Celestial sphere

In astronomy and navigation, the celestial sphere is an imaginary sphere (ball) of a very large unspecified size. The earth and the sphere have the same centre: they are concentric. They also rotate upon the same axis. All objects in the sky can be thought of as projected (drawn, written) upon the celestial sphere. This imaginary sphere is a very practical tool for positional astronomy.


Celestial hemispheres

The equator divides the earth into the Northern Hemisphere and the Southern Hemisphere. Similarly, the celestial sphere is divided by projecting the equator into space. This divides the sphere into the north celestial hemisphere and the south celestial hemisphere. One can also locate the Celestial Tropic of Cancer, Celestial Tropic of Capricorn, North Celestial Pole, and South Celestial Pole.

Sidereal time

The Earth rotates from west to east around its axis in slightly less than 24 hours.[1] The celestial sphere and all objects on it appear to rotate from east to west around the celestial poles in the same time. This is the diurnal motion (daily motion). This is why stars will rise in the east and set in the west, (unless a star is circumpolar). On the next night a particular star will rise again, but with our normal clocks running a 24-hour 0-minute cycle, it will do so slightly less than 4 minutes earlier. By the following night the difference will be 8 minutes, and so forth with every following night (or day).

The reason for this is that the Sun does not stand still on the celestial sphere, and the stars do (except for a tiny proper motion). The sun moves about 1° per day eastwards over a great circle known as the ecliptic (which is 360° or a full circle in one year, the annual motion of the Sun). As an angle of 1° corresponds to 4 minutes in time (360° = 24 hours), we need therefore four extra minutes of diurnal motion to see the Sun back on the same meridian again, making the duration of one rotation just 24 hours exactly (on the average, ignoring small seasonal variations, see equation of time)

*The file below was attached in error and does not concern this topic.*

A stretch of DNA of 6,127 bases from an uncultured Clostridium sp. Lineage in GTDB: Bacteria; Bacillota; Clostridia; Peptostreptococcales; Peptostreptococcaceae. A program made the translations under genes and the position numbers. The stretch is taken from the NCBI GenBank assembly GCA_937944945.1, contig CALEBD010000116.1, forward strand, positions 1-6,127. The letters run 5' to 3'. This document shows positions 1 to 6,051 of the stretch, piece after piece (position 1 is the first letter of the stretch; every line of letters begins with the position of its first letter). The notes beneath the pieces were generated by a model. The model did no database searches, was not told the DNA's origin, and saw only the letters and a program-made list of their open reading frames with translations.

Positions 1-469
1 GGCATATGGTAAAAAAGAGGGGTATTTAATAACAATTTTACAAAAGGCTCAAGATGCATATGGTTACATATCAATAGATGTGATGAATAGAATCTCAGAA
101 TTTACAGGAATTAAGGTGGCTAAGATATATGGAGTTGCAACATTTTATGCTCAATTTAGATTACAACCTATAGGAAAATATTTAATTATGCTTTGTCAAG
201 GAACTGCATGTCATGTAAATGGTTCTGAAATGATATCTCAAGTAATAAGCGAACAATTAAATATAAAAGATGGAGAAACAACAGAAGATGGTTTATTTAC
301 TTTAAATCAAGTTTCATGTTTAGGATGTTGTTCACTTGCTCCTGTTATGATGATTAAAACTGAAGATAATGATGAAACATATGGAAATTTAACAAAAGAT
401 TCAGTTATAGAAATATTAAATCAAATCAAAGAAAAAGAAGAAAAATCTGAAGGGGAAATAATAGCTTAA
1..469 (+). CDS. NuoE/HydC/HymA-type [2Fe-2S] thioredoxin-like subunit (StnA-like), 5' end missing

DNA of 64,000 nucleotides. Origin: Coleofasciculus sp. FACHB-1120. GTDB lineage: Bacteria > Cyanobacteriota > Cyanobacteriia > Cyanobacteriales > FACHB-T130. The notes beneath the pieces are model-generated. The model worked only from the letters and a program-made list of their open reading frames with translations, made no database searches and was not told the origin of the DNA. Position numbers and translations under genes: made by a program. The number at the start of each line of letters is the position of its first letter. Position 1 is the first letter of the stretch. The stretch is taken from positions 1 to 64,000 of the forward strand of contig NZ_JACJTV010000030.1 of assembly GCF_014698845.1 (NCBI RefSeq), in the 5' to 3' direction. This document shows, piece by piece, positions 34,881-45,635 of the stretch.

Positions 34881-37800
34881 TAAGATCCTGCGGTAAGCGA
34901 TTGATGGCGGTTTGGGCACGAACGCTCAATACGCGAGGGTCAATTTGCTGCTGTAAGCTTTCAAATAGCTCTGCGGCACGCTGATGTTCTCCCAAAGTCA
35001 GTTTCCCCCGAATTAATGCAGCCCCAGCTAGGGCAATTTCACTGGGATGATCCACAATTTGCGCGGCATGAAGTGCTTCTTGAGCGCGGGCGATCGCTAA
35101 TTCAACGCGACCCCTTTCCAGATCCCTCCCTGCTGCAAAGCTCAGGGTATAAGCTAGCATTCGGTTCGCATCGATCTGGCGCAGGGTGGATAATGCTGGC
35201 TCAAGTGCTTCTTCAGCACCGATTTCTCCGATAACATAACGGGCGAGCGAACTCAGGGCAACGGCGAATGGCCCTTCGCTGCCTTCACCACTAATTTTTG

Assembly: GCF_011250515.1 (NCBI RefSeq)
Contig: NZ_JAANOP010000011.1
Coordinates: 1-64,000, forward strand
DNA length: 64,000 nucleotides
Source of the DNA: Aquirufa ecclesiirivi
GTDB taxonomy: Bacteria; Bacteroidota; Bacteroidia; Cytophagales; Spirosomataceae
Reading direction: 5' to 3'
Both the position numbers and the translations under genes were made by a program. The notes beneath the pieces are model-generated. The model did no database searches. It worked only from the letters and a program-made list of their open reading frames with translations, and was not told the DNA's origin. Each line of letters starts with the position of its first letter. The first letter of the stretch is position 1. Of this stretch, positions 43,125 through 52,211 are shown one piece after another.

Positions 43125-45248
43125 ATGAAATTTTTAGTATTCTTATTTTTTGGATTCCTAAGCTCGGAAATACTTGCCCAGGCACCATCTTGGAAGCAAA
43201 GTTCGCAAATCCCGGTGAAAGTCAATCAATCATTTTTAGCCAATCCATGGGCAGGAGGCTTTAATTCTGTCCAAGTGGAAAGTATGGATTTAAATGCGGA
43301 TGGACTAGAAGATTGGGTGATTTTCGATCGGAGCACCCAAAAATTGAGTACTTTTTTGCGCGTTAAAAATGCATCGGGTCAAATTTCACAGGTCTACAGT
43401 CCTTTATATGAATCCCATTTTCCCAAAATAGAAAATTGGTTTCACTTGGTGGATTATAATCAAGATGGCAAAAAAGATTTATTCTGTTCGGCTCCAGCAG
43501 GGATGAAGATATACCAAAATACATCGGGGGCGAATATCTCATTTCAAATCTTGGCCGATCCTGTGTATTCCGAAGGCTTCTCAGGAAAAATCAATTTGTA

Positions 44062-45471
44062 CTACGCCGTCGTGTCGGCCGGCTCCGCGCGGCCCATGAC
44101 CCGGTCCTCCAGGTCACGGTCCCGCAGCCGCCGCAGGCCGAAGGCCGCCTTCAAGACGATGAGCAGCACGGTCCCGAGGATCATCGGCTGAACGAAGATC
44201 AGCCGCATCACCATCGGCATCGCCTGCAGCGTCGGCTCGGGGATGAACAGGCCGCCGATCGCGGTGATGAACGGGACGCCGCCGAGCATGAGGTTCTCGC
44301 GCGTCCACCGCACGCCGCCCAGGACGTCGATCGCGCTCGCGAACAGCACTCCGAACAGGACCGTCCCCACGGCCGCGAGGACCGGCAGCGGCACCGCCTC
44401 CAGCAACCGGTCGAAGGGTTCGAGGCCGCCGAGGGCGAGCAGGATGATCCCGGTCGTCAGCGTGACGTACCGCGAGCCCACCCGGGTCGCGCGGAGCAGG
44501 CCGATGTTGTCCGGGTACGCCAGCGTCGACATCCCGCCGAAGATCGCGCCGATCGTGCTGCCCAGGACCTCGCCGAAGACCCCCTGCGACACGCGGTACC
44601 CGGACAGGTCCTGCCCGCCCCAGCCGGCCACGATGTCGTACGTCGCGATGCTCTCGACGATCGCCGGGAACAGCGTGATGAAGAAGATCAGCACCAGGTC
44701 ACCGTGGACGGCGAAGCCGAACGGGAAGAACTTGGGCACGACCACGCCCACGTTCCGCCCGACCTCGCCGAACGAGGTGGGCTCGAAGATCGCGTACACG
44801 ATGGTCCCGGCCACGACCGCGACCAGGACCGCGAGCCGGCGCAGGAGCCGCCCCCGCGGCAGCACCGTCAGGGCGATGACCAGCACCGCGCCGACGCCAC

Normal clocks therefore indicate solar time. Astronomers studying the movements of stars may want clocks indicating sidereal time, going around once in 23h56m (solar time units).

Star globe

A celestial sphere can also refer to a physical model of the celestial sphere or celestial globe. Such globes map the constellations on the outside of a sphere, resulting in a mirror image of the constellations as seen from Earth. The oldest surviving example of such an artefact is the globe of the Farnese Atlas sculpture, a 2nd-century copy of an older (Hellenistic period, ca. 120 BC) work.


  1. It averages once every 23 hours, 56 minutes, 4.0916 seconds.

Other websites

Categories: Astronomy

Information as of: 29.10.2020 03:06:47 CET

Source: Wikipedia (Authors [History])    License : CC-by-sa-3.0

Changes: All pictures and most design elements which are related to those, were removed. Some Icons were replaced by FontAwesome-Icons. Some templates were removed (like “article needs expansion) or assigned (like “hatnotes”). CSS classes were either removed or harmonized.
Wikipedia specific links which do not lead to an article or category (like “Redlinks”, “links to the edit page”, “links to portals”) were removed. Every external link has an additional FontAwesome-Icon. Beside some small changes of design, media-container, maps, navigation-boxes, spoken versions and Geo-microformats were removed.

Please note: Because the given content is automatically taken from Wikipedia at the given point of time, a manual verification was and is not possible. Therefore LinkFang.org does not guarantee the accuracy and actuality of the acquired content. If there is an Information which is wrong at the moment or has an inaccurate display please feel free to contact us: email.
See also: Legal Notice & Privacy policy.